In parallel with an effort to meet internal needs, there needs to be a concerted export effort in two areas: agriculture and minerals. An effort in agriculture means re-energizing traditional markets for fruits, nuts, and other agricultural commodities. Where ever possible there should be a parallel development of processing industries so Afghanistan can export not wheat, but flour; not cotton, but textiles; not oilseeds, but oil. The other export market is for raw materials, particularly minerals. This is a sector that could provide the wealth to transform Afghanistan, but it is fraught with difficulties. The first major tender in this sector, for the copper deposits at Aynak, illustrates major pitfalls, starting the the large bribe that was central in the award of the contract. The large amounts of money associated with mineral deposits require maximum transparency if corruption is not to cheat the Afghan people of their own heritage. Another major challenge is insuring that exploitation provides maximum short-term local benefit. Except for some critical management or technical positions, labor should be supplied by Afghans, so up front training and local infrastructure development is essential. As with agricultural products, local processing should also be maximized. So, for example, instead of simply shipping crude ore from the country, local milling should first provide high-grade concentrates, with such activities gradually upgraded to provide processing into raw metals or other industrial products.
The international community can provide significant assistance in creating the enabling conditions for real development. One critical area is with the re-development of traditional trade routes tying together regional economies. The Silk Road program currently being widely supported focuses on the physical network essential for such a vision. Two associated efforts are particularly important. The first is to identify short-term economic potentials. Where will network sections be first active? Where will there be opportunities for logistics points, service areas, hospitality and trading centers? Initial establishment of pilot facilities can proceed in parallel with network construction. The second challenge requires even more of an international effort: streamlining and standardizing border crossing procedures. Estimates already show that every one of the regional economies would benefit considerably from more open trade, but convincing governments to modify their current procedures and requirements is another question.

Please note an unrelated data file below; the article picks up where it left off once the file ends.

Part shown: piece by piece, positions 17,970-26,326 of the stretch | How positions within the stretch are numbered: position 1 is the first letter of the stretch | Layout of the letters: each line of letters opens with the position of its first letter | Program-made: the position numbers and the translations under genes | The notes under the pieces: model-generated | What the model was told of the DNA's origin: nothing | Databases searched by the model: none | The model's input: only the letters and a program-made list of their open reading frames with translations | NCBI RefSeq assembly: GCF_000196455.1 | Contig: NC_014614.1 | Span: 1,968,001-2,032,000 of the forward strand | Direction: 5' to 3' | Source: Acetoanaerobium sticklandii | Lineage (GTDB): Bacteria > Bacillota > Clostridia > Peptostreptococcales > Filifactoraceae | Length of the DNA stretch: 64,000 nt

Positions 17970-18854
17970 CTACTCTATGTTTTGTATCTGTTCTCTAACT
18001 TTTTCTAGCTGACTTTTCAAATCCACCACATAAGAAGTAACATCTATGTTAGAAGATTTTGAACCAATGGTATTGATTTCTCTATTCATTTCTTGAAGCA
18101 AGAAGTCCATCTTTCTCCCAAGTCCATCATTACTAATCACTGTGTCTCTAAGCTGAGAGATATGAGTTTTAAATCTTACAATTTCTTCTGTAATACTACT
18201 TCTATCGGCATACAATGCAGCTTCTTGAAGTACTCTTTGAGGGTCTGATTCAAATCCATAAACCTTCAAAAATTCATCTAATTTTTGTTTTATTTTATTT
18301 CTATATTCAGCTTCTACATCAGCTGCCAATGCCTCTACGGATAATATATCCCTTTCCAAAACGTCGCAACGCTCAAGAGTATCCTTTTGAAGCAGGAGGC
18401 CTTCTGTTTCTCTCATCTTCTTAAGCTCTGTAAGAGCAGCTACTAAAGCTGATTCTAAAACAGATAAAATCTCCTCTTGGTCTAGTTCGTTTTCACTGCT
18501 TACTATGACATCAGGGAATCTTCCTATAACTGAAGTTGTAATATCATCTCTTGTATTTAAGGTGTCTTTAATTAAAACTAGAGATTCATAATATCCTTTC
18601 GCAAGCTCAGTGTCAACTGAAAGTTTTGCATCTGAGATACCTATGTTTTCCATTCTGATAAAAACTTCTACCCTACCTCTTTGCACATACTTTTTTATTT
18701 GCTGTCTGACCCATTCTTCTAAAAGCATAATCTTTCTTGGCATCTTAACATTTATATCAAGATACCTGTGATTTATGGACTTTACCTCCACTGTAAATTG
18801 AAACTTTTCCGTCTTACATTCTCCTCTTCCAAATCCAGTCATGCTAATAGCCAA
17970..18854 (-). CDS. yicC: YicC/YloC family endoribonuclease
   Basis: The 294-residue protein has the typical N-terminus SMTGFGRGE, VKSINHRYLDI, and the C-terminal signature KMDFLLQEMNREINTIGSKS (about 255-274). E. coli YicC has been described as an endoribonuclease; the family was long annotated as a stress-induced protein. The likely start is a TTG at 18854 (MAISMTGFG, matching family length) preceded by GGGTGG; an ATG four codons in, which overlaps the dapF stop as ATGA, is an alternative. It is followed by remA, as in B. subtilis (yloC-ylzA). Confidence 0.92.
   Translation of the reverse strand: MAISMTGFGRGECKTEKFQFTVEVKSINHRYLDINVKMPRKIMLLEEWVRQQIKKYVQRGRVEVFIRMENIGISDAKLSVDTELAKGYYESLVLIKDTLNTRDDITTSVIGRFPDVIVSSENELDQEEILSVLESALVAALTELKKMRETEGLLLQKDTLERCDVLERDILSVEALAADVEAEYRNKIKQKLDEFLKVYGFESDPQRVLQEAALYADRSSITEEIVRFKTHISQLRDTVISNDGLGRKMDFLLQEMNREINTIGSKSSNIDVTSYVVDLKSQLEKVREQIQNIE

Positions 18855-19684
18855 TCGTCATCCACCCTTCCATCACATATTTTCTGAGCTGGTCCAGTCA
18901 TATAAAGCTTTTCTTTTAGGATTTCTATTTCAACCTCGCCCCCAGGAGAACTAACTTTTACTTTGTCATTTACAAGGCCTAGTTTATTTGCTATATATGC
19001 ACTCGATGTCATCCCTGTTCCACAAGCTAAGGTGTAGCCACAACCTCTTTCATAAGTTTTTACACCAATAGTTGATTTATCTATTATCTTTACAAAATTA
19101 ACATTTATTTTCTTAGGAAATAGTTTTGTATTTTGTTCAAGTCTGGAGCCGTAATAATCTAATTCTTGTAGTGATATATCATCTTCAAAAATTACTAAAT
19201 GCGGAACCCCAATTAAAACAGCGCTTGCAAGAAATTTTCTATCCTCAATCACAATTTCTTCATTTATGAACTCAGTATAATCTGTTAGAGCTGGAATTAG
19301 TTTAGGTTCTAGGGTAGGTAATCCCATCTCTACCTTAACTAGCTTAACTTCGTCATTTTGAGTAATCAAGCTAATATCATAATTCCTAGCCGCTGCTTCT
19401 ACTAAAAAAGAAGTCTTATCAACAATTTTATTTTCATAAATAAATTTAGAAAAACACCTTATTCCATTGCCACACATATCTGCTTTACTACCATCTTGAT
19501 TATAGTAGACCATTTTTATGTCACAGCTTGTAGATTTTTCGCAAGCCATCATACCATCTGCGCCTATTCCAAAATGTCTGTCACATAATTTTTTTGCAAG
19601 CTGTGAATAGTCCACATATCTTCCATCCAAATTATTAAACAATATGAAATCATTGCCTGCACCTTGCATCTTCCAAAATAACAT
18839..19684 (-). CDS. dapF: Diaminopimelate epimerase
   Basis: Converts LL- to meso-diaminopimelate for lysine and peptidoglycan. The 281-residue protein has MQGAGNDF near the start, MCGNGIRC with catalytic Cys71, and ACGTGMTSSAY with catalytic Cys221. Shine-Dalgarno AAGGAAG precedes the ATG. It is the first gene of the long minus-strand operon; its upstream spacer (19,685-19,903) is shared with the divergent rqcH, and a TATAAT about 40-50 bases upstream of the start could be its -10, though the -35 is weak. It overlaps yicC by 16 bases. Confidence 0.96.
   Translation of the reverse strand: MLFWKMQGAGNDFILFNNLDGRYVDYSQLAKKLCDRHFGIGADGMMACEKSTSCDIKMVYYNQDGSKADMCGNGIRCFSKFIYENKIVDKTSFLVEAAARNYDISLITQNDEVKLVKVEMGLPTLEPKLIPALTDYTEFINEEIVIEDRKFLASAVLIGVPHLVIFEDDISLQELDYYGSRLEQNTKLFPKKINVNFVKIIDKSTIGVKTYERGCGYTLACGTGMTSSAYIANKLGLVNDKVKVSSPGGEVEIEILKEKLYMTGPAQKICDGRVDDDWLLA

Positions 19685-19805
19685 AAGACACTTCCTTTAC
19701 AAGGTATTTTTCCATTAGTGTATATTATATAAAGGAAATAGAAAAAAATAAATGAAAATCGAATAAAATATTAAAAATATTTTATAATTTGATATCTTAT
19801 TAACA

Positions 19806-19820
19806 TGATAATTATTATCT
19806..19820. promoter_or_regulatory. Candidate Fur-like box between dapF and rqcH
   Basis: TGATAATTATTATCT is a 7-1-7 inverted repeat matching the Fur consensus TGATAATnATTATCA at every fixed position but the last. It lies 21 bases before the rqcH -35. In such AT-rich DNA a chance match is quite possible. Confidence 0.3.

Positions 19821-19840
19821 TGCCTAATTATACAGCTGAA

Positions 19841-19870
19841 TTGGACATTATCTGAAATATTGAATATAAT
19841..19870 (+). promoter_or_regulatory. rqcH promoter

There is also an internal challenge for Afghanistan, where growth of light industry is currently hindered by export subsidies regional governments provide to their own producers selling goods into Afghanistan. Afghanistan needs to counter such efforts with focused protective tariffs or with its own subsidies. This is just one aspect of a range of internal actions Afghanistan can take, many of them addressed in detail in the National Business Agenda published earlier this year.